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    Selective Mutism (SM) is a form of social anxiety that causes individuals to not speak in certain situations yet can speak freely when they are comfortable, often only in their homes. I often hear from parents whose preschools say that their child 'doesn't talk' or won't interact at school and yet parents describe their children as being playful and talkative at home. 

    Parents often at first feel confused and get conflicting advice, often pediatricians may not know much about SM or tell parents that their child will simply grow out of this and label it as shyness. SM, however, is not a shy child, often these children want to participate and speak freely. Research shows that early intervention is imperative in treating SM. Each day a child avoids talking reinforces their struggles and leads to increased anxiety and isolation.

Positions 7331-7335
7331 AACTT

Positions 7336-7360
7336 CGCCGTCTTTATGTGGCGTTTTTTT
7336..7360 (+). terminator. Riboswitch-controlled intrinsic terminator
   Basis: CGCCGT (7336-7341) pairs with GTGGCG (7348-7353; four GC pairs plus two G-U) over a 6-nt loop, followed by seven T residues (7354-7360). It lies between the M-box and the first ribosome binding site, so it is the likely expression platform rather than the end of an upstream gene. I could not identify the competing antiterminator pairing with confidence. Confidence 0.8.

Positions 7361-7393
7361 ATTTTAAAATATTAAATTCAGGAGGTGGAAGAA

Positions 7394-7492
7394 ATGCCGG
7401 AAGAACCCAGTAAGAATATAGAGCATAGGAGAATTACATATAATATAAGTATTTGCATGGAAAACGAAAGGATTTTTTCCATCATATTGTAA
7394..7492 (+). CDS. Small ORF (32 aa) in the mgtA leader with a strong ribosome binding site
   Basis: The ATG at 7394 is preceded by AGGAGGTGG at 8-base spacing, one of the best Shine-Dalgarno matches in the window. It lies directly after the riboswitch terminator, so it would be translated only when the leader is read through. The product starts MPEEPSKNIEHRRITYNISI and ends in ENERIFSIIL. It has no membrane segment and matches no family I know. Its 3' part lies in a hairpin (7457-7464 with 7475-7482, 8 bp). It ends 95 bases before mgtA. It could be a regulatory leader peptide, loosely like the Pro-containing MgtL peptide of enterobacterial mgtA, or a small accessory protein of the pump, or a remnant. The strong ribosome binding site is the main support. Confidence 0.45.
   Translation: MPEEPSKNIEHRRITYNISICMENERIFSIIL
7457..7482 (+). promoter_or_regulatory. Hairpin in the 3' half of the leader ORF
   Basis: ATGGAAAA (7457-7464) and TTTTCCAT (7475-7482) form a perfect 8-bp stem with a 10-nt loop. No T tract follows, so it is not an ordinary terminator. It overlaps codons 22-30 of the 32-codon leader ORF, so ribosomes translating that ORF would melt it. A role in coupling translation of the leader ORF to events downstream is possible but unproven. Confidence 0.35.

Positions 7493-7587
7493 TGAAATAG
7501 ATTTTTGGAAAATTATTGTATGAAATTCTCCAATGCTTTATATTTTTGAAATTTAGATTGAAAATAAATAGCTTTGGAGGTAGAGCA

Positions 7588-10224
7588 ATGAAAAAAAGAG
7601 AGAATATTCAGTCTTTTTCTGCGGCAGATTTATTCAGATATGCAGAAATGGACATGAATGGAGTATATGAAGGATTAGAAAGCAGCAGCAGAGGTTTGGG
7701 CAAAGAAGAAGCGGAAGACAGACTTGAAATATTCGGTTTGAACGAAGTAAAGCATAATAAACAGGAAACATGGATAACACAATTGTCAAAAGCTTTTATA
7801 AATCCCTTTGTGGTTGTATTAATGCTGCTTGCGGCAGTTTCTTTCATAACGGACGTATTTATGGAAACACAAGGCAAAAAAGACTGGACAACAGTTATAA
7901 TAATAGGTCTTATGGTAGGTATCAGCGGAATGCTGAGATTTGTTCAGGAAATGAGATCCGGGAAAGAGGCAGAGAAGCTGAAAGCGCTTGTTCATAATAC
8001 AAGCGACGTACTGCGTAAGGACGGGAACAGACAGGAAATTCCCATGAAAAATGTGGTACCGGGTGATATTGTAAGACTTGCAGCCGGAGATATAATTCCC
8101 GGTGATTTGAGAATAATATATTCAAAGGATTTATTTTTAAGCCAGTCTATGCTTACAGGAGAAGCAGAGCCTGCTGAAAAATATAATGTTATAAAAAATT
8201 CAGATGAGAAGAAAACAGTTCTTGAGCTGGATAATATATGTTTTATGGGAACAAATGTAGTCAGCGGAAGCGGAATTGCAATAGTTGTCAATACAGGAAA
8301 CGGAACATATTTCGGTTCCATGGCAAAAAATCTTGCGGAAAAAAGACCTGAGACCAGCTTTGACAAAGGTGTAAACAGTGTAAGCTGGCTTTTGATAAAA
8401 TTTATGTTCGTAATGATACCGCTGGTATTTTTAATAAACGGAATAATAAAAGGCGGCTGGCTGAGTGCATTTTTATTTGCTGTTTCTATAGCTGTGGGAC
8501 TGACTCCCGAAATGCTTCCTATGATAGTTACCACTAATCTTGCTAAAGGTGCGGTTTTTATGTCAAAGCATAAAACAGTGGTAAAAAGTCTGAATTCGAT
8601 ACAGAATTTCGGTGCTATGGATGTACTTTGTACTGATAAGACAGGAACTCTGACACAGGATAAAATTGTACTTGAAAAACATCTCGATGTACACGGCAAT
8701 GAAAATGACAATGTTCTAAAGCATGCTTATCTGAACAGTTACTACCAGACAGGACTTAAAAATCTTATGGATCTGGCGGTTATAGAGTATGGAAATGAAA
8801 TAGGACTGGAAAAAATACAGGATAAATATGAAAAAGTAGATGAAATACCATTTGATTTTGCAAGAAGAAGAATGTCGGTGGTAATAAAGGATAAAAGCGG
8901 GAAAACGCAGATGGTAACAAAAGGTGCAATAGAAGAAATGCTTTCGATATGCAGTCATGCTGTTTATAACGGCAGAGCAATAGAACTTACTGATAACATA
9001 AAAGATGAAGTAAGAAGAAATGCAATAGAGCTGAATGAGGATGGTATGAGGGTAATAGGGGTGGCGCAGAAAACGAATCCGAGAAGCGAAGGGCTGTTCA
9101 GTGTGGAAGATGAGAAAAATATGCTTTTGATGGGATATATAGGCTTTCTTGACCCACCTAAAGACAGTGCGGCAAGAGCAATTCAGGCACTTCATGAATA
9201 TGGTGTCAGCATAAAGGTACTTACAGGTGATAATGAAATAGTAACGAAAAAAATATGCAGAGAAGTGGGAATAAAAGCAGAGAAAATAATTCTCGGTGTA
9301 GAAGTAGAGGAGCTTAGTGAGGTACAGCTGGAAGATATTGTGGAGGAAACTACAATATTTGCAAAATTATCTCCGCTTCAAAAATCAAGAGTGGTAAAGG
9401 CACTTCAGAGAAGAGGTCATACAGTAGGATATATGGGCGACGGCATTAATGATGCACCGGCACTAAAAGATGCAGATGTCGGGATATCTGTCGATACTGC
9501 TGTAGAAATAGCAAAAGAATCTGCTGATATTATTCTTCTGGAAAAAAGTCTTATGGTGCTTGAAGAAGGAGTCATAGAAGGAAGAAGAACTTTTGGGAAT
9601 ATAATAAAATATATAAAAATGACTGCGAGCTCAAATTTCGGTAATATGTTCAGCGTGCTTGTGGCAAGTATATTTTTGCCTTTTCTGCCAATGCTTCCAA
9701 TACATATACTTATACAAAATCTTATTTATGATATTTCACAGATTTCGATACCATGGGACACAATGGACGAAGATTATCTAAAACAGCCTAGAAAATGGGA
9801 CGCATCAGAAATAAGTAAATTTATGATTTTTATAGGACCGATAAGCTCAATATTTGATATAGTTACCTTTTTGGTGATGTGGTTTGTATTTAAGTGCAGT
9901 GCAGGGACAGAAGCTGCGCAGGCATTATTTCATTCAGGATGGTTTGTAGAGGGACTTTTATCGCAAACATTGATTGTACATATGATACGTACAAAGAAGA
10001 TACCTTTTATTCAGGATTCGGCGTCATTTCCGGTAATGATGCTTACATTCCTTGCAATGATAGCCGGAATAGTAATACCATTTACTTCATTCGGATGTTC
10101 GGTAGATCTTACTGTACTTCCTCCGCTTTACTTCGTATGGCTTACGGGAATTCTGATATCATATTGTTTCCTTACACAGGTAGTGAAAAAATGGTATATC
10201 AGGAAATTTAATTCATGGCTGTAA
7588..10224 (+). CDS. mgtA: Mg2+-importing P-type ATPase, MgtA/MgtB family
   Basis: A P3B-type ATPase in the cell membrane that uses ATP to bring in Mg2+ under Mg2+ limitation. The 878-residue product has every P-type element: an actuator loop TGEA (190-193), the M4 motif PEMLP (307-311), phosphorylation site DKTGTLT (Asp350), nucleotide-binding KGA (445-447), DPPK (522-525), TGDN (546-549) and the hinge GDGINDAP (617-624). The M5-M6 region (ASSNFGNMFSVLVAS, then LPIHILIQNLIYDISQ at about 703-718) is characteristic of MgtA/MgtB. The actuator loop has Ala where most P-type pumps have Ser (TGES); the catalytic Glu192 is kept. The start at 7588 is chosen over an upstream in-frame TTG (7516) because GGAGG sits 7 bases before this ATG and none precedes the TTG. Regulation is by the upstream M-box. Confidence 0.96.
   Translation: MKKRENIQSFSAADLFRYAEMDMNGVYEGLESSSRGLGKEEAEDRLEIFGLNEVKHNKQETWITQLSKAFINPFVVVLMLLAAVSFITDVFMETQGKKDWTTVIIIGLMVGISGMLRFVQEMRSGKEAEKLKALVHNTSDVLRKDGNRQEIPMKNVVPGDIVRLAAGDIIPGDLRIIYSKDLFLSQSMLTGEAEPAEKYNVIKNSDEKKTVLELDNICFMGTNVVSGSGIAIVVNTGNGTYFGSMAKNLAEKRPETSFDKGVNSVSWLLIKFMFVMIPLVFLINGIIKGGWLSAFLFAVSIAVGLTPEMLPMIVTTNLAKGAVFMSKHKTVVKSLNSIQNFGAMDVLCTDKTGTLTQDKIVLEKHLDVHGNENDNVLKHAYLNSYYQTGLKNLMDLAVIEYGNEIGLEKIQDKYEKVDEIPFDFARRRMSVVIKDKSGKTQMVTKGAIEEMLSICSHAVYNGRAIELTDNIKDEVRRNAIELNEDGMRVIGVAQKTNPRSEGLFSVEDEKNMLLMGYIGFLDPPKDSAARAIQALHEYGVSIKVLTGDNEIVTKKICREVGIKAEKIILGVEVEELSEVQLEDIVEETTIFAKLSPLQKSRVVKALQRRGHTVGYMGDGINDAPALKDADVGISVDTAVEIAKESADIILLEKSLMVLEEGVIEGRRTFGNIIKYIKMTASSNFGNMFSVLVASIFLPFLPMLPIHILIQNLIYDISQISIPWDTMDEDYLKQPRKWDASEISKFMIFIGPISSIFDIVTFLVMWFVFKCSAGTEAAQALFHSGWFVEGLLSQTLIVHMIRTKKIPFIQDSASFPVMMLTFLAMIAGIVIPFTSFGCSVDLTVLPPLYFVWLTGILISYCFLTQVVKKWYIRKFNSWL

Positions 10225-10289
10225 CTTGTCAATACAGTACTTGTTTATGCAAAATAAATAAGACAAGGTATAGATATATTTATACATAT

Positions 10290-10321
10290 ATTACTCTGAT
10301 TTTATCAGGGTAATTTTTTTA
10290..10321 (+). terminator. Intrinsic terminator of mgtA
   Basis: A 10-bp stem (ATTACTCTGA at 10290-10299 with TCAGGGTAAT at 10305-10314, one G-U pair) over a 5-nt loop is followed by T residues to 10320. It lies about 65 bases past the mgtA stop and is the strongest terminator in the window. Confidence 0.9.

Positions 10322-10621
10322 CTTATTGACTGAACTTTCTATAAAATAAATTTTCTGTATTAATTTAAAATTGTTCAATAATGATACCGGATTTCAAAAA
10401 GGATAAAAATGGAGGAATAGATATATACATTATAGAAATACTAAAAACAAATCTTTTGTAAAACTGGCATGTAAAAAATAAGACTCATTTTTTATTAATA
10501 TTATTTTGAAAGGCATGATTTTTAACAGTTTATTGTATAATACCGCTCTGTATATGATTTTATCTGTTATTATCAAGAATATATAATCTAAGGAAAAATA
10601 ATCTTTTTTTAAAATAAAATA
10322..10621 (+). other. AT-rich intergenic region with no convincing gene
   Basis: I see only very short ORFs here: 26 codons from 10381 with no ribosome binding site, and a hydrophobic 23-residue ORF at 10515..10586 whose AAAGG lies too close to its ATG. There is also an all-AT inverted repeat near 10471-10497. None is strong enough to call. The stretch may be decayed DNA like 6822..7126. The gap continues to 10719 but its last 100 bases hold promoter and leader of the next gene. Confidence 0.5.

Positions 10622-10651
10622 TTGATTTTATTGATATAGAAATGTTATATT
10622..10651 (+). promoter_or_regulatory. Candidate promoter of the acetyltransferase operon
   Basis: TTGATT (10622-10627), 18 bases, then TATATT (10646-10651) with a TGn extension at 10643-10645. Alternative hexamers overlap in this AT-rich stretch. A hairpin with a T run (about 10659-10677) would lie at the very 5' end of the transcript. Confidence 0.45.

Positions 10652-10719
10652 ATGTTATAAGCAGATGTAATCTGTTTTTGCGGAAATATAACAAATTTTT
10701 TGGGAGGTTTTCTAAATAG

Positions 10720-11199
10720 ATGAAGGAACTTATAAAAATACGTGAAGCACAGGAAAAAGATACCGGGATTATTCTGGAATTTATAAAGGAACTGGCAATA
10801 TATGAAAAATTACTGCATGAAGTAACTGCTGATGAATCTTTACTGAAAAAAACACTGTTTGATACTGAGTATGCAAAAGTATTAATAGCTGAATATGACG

The good news is that with the right treatment, children with SM can have wonderful outcomes. Children can learn to be brave and speak with confidence. As a parent of a child who had SM myself, parents often feel fully understood for the first time since they encountered the words Selective Mutism when we meet. Research supports the use of a behavioral/exposure based therapy to successfully treat SM and this is the approach I use. This treatment relies strongly on parent-led interventions. I teach parents the skills they need to help their child build confidence and apply those skills in small, systematic steps in the community. 

    To learn more, visit selectivemutism.org